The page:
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MLB withdraws All-Star Game, Draft from Atlanta in protest of new election law

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On Friday, Major League Baseball (MLB) announced that it was withdrawing the 2021 All-Star Game and Draft from Atlanta, in response to Georgia recently enacting a new election law that many have criticized for restricting voting access of residents. It is the latest major business to condemn the new law.

“Over the last week, we have engaged in thoughtful conversations with Clubs, former and current players, the Players Association, and The Players Alliance, among others, to listen to their views,” Commissioner of Baseball Robert D. Manfred, Jr. said in a statement announcing it. “I have decided that the best way to demonstrate our values as a sport is by relocating this year’s All-Star Game and MLB Draft.”

RELATED: Burgess Owens defends new Georgia voter laws

“Major League Baseball fundamentally supports voting rights for all Americans and opposes restrictions to the ballot box. […] We proudly used our platform to encourage baseball fans and communities throughout our country to perform their civic duty and actively participate in the voting process,” the statement continued. “Fair access to voting continues to have our game’s unwavering support.”

“We are finalizing a new host city and details about these events will be announced shortly,” Manfred also said.

This move from the MLB also comes after President Joe Biden called on them to move the game and draft out of Atlanta to protest the law, which Biden has described as “Jim Crow in the 21st Century” and “an atrocity”.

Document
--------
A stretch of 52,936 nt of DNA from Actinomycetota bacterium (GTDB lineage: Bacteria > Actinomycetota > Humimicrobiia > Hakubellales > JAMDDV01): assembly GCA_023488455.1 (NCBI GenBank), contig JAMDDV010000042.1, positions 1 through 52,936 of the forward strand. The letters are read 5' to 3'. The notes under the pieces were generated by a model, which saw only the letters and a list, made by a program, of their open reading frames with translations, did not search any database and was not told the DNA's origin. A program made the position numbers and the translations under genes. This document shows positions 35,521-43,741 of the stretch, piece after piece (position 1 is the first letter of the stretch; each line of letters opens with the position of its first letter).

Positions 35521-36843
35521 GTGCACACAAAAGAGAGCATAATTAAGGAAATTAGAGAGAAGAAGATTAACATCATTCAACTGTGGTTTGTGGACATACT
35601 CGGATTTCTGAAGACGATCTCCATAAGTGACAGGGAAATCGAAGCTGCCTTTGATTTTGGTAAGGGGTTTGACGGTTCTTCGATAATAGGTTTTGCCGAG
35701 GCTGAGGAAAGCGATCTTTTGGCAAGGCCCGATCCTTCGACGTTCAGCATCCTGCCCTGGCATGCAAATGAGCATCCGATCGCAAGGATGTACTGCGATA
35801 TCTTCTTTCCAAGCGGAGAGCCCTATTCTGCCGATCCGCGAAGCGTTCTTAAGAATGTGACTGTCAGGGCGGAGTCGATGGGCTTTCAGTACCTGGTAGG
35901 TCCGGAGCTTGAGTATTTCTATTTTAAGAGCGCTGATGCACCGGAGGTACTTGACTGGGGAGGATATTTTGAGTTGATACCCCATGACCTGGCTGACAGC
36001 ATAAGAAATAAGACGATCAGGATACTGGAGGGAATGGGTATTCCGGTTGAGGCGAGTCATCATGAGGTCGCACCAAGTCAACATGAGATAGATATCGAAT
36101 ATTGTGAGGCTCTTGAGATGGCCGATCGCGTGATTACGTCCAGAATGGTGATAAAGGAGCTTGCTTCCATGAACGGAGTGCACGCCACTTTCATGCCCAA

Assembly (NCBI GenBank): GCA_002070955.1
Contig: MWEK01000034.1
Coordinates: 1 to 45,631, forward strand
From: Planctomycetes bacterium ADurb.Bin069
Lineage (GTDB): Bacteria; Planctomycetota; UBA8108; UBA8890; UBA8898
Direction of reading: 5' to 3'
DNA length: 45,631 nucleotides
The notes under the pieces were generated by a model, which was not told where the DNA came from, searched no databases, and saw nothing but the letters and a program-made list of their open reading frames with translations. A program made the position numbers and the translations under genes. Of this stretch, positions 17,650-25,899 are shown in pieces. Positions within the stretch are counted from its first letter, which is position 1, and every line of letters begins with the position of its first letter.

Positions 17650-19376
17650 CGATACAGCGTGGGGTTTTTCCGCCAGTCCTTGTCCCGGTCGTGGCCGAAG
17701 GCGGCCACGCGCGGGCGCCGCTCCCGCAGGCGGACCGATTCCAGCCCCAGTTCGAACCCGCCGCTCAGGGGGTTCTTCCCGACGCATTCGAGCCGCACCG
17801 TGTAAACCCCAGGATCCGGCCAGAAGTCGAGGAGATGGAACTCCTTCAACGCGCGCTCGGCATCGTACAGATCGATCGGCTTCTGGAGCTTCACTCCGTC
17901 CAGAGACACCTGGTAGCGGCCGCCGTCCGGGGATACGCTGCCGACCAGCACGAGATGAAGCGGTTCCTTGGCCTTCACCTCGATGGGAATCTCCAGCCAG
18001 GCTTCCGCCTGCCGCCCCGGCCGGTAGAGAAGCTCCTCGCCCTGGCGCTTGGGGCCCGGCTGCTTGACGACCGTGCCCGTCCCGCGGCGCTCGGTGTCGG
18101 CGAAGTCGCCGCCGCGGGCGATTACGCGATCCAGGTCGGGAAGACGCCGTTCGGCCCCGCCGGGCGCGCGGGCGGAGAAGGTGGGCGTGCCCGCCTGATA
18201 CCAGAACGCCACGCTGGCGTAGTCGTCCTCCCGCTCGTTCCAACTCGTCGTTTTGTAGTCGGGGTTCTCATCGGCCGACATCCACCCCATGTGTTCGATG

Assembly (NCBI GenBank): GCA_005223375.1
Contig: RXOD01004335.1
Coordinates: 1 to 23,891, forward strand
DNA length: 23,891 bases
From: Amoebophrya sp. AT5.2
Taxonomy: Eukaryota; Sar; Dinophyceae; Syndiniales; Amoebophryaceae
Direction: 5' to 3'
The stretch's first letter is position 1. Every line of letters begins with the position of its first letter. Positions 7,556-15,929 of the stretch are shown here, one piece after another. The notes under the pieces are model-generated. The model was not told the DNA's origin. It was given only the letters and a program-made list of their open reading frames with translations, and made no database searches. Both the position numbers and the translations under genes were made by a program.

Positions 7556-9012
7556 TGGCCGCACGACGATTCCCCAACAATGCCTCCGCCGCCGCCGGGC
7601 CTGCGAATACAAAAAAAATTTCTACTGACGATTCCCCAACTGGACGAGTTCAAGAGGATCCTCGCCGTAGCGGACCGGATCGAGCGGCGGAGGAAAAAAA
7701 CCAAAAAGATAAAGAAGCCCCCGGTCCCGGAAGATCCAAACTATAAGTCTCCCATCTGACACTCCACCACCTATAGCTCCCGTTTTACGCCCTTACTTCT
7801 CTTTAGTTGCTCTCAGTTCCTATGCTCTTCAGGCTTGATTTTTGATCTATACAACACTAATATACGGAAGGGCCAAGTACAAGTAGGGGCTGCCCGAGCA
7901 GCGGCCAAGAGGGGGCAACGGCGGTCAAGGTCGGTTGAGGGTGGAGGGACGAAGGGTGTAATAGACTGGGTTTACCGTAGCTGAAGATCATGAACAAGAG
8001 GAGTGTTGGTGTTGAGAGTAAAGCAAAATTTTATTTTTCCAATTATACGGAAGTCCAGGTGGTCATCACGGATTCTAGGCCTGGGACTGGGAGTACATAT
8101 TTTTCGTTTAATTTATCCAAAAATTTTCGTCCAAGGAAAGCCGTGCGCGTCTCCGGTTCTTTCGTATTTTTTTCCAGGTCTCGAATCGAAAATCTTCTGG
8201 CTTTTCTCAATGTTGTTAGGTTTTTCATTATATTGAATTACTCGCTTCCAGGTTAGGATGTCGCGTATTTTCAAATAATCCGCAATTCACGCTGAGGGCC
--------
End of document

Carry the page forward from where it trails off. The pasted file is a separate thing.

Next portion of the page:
RELATED: WaPo: Biden made false claim about Georgia election law

In response to the MLB’s decision and Biden’s characterization of the law, David Schoen—who was one of former President Donald Trump‘s attorneys during his second impeachment trial, lives in Atlanta, and a civil rights lawyer who has handled ballot access and voting rights cases for 30 years—in an exclusive statement to SaraACarter.com said that the baseball league acted on “misinformation” about the law.

“Today the MLB has acted on this misinformation and has taken a reckless step in advancing a cancel culture that just doesn’t care about facts,” Schoen said. “The American people should let the MLB and any other organization that plays politics with our fundamental constitutional rights know that we will not support them.”

As for Biden, the attorney said that the president “has badly and intentionally misled the American people about the provisions of the new Georgia law. That is dangerous and outrageous.”

“Additionally, the comparison to Jim Crow laws, let alone his assertion that this law is worse, demeans the experience and memory of all of the thousands of victims of the actual Jim Crow laws that for years effectively denied perhaps the most important attribute of our Democracy – the right to vote,” Schoen continued. “Jim Crow laws were vicious, racist means used to completely disenfranchise African-Americans and people of conscience died fighting against them. There is nothing about the new Georgia law that even remotely approaches either the intention or the effect of Jim Crow laws and the president owes the American people an apology.”